When the boys’ Grandma asked people with small children where are some good places to go with little ones in the area local to them, most people said Pennywell Farm near Buckfastleigh in Devon. It’s been going for 25 years, but they hadn’t been as a family when Daddy and his brother and sister were little, so we decided that we had to try it out. And it turned out to be an amazing day out. We went on a day that we knew didn’t have a fantastic weather forecast because although lots of it is outdoors, there is quite a bit of indoor stuff too.
The first area that we came to once we’d paid our entrance fee was the guinea pig pens. There were some benches where you could sit down, put a blanket over your knees, and have a hold and stroke of a guinea pig. Andrew was keen to have a hold, so did so with some help. The guanine pigs were very tame and happy to sit and be stroked. Joel was less keen!
Then we walked around the main yard in the centre of the farm, and saw various animals in their pens, like sheep, alpacas, shire horses, goats and more. The boys were happy to be able to see them all through the fences and the animals were obviously used to kids poking about. Soon we heard a bell ringing and a lady announcing that lamb feeding was about to begin in the main barn, so we headed over and got a seat on some of the hay bales in the tiered seating in the barn. It was a great view of the feeing pens. She explained that these lambs couldn’t be fed by their mummies because a ewe can only care properly for 2 lambs, so if she has more, then the littlest/weakest/daftest ones get kicked out the way and don’t always survive. So these were those types of lamb, and were being bottle fed on a mixture of goat’s milk from the farm goats and sheep formula milk. I was very interested in this lactation information! Andrew got to hold one of the bottles, though Daddy had to help because the lamb was very strong and pulled hard on the teat when sucking.
Just past the main barn was a smaller barn where the Pennywell miniature pigs were. Apparently these were bred at Pennywell for their small and cuddly size. And you could see that they liked nothing more than getting lots of cuddles from the guests. We sat down on a bench and got to hold a pig between Andrew and me, and he loved being stroked, nearly falling asleep on my lap. Joel wasn’t that bothered, but was happy to run around looking at other animals.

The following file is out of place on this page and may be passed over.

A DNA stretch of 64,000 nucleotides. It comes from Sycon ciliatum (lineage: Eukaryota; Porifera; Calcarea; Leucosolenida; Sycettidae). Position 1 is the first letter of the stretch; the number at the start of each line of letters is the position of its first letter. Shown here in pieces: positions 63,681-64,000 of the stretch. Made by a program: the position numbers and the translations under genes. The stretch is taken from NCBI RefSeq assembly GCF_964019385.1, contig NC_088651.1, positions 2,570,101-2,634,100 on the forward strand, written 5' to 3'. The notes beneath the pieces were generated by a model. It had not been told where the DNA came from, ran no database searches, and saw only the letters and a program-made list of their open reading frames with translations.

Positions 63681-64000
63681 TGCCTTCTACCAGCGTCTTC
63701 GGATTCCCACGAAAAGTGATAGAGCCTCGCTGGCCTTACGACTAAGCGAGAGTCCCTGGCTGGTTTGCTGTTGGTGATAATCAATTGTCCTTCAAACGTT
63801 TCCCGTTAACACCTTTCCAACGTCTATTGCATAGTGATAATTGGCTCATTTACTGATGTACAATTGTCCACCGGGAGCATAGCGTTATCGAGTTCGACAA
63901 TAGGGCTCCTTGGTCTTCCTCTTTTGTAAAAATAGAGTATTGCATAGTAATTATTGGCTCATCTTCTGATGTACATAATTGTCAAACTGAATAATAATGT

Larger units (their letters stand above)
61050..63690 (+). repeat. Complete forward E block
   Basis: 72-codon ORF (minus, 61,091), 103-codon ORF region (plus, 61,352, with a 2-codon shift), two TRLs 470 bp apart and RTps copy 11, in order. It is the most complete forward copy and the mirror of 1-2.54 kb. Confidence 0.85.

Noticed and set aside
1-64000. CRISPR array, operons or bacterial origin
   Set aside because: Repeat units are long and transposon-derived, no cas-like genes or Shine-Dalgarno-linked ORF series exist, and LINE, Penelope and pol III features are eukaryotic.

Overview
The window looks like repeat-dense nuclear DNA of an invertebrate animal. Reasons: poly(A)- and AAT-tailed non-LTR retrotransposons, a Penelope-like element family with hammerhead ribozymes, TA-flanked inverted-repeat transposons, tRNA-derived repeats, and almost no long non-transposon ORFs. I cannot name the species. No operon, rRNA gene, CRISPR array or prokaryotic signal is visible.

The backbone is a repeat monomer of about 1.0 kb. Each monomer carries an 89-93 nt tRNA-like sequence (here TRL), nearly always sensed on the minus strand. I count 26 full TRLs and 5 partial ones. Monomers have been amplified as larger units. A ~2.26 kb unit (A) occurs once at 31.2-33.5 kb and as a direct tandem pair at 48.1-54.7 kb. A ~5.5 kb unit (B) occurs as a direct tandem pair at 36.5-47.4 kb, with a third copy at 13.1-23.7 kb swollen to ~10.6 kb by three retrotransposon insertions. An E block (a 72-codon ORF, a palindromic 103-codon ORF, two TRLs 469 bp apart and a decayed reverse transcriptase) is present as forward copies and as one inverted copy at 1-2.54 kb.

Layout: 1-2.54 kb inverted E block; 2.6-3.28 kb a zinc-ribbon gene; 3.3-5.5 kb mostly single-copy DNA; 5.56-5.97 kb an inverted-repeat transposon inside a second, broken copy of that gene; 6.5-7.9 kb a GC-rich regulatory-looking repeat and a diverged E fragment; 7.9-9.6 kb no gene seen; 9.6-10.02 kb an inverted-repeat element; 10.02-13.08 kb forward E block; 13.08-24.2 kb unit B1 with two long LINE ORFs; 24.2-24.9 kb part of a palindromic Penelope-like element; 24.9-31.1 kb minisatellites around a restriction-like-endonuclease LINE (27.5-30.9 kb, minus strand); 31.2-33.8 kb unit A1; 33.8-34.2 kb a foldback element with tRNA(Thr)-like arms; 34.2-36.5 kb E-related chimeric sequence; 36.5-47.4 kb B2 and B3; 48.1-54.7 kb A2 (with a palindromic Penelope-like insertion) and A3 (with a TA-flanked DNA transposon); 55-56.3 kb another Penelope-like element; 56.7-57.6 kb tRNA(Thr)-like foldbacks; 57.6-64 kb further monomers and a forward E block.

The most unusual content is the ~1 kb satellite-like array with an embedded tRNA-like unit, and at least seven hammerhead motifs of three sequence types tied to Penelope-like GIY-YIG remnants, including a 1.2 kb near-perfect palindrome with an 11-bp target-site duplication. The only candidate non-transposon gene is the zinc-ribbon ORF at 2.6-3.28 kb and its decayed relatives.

We’d seen some children having donkey and pony rides, so we headed over to where the animals were standing and saw that we had to book a slot, so we booked one in for after lunch so that Andrew could have a go. We carried on and came to a covered area that had lots of ride-on tractors to play with. There were various sizes, right from little Joel-friendly ones with no pedals that he could sit on and push with his legs, to big Andrew-friendly ones that he was keen to pedal and steer (mostly avoiding obstacles/other kids on tractors/helping adults). Both boys absolutely loved this bit, so we ended up staying for a while and as there were picnic tables right next to it under the covered area, we decided to eat our lunch there too. Next to the tractors were also some toy ride-on ponies, and Andrew figured out that to make them go you had to bounce up and down on them with your fit in the stirrups and they ‘trotted’ – ingenious idea for a ride-on I thought!
After we managed to drag them away from the tractors and ponies, we headed across to the other side of the farm, where there was a tall tower with a fabulous view over the moor to the north, and a playground. We also heard the ‘choo chop’ of a train and then spotted the sign for the ‘Rainbow Railway’. This train was just the right size for a ride with toddlers and preschoolers, and Andrew was very happy that he got to be the driver and the rest of our family sat in the carriages.
On our way back from the railway, we stopped and looked around the ‘funky foul’ area where there were all sorts of chickens and the like – some with very funky hair dos! By that time, it was nearly time for Andrew’s pony ride, so we headed back to the main yard. There was an owl display going on just near the pony park, so we managed to see some of that while waiting for the pony. The man was explaining all about how owls fly, hunt and eat their prey.
Finally came the time for the pony ride, and Andrew took to it very well. The pony’s name was Yarter and she was 17 years old. He had a ride around the main yard and up towards the tractor rides and back round again near the owl display.
By the time the pony fun was over, Joel was getting very tired, having walked around most of the farm himself. Even though we hadn’t done everything on the farm, we decided that that was enough for one day. It’s such a great day out for little ones, and even slightly older children. I think for what you get, the entrance fee is very reasonable, and we need to go back again to see what we couldn’t see in one trip. It’s definitely something I’d recommend if you’re in the area.
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